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Silk Industry Hanging by a Thread

Marina Shafik / Khmer Times No Comments Share:
Silkworm cocoons are seen at a silk farm near Siem Reap.Photo: Gino Mempin

PHNOM PENH (Khmer Times) – Four decades ago, the Khmer Rouge all but wiped out Cambodia’s silk industry, whose traditions of production and weaving date back as far as the 13th century. Today, the country’s silkworms are once again under threat, but this time from a different kind of enemy. 

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A pernicious silkworm disease known as pebrine has spread across the country and has infected most of the country’s dwindling stock. The disease, caused by a parasite and passed from adult moths to their eggs, attacks the tissues of the silkworm’s larva, making them unable to spin cocoons and die before maturing.

Mey Kalyan, senior adviser to the Supreme Economic Council and former director of the UN Food and Agriculture’s (FAO) Cambodian silk program, compared the silkworm disease to AIDS due to its high mortality rate, which can reach as high as 70 percent. He said neglect and budget shortfalls have allowed the disease to spread. Unless serious steps are taken, the epidemic will soon wipe Cambodia’s silk industry off the map.

“About 10 years ago, I conducted a survey with some UN colleagues and we estimated that 60 to 70 percent of silkworms were affected by the disease,” he told Khmer Times. “Today, almost 100 percent are infected.”

Spinning into Obscurity

Cambodia’s silk production continues to decline. The total area for cultivation of mulberry –the silkworm’s sole food source – has plunged from 6,000 hectares in the 1940s to just 10 hectares today.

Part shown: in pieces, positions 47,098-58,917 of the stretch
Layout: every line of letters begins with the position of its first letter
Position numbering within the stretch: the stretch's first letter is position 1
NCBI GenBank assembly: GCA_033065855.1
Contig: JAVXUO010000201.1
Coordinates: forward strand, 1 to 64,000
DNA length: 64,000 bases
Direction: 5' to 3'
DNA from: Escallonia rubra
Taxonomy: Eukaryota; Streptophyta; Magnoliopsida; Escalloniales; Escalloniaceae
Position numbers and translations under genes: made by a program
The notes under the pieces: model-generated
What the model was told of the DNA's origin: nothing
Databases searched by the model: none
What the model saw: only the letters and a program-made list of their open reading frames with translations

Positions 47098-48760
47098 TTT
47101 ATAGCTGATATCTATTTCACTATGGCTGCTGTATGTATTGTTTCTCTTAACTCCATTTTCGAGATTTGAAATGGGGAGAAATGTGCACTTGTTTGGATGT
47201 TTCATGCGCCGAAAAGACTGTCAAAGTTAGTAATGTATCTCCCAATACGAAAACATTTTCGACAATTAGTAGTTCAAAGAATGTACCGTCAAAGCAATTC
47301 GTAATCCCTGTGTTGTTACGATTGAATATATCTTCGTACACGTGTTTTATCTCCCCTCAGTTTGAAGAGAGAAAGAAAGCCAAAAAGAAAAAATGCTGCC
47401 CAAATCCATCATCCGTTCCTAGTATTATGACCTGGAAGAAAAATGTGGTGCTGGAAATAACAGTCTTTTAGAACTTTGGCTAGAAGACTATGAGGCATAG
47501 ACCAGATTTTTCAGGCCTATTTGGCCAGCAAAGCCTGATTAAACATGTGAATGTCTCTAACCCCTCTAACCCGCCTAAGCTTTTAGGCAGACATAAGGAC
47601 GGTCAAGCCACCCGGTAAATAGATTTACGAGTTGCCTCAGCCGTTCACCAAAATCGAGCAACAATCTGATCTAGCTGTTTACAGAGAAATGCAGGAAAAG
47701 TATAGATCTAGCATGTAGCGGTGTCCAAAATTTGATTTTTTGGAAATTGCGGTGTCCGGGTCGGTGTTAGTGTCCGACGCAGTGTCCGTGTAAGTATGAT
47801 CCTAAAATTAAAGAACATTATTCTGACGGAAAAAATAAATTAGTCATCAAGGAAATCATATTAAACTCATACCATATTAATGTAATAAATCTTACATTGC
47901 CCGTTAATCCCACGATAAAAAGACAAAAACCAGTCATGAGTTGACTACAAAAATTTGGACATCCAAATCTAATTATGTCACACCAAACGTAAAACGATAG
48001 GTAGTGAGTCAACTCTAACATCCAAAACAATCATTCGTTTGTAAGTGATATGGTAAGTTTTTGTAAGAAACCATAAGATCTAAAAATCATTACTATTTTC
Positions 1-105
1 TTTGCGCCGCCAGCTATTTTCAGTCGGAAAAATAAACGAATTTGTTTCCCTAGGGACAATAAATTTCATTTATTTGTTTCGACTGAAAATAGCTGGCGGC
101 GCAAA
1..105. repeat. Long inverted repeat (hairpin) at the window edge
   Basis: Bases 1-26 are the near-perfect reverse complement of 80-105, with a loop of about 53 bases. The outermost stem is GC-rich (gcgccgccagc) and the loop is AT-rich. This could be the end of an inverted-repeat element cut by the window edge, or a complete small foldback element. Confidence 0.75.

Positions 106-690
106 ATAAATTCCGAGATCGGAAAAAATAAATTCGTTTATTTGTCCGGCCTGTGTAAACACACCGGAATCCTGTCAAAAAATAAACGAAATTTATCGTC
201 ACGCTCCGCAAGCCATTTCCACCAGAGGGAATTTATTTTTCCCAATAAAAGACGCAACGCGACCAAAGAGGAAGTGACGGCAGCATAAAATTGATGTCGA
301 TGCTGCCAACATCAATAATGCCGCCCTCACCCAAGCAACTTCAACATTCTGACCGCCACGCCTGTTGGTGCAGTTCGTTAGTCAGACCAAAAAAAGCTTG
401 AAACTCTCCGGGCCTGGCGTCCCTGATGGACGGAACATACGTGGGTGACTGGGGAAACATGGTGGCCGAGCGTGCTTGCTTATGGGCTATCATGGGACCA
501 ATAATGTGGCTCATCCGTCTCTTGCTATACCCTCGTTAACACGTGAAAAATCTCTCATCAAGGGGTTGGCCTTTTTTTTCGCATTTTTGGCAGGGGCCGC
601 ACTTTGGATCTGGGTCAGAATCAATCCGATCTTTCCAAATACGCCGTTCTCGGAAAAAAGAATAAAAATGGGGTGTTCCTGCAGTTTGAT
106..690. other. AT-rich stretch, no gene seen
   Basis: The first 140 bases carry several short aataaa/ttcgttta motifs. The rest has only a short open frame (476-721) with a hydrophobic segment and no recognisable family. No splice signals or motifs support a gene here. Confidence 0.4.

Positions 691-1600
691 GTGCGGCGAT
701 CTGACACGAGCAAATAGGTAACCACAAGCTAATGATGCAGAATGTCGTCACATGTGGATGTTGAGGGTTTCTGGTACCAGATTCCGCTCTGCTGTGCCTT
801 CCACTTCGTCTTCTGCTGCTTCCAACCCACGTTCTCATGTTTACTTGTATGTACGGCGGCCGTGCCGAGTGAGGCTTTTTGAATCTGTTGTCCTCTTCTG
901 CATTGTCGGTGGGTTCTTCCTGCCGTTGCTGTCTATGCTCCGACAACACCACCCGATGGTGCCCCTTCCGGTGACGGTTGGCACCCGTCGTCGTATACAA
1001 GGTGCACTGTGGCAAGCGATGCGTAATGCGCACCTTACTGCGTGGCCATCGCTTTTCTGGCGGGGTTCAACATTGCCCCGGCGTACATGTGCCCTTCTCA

The Kingdom’s silk farmers produce about four tons of silk yarn a year, about one percent of total domestic demand. The remainder is imported from China and Vietnam at a cost of $10 million a year.

“The silk industry is no longer profitable for farmers, as they invest a lot then have to deal with diseased silkworms, which either die or have low productivity,” Mr. Kalyan said. “The most urgent thing now is to secure a supply of healthy silkworms, but for this we need a centralized research station to produce disease-free silkworm larva for distribution to farmers.”

Saving the Industry

A $470-thousand FAO silk industry rehabilitation project launched in late 2009 saw the establishment of two research centers, a laboratory for breeding silkworms, and seven demonstration farms across the country. The project aimed to promote new silkworm rearing techniques and to experiment with hardier hybrids.

“Part of the FAO project aimed at improving the capacity of [the Cambodian government] to breed hybrid varieties of silkworms in a manner that would prevent the introduction of diseases,” said FAO Representative Nina Brandstrup.

But after three years, FAO funds to operate the sericulture project ran dry, and the government’s bridge funding soon evaporated. 

No further efforts have been made to save the dying industry.

“About $1,000 a month would be enough to keep the project alive, but the Ministry of Agriculture did not financially support the project,” said Mr. Kalyan. Without it, he regretted, “there is no hope” for Cambodia’s silk production. 

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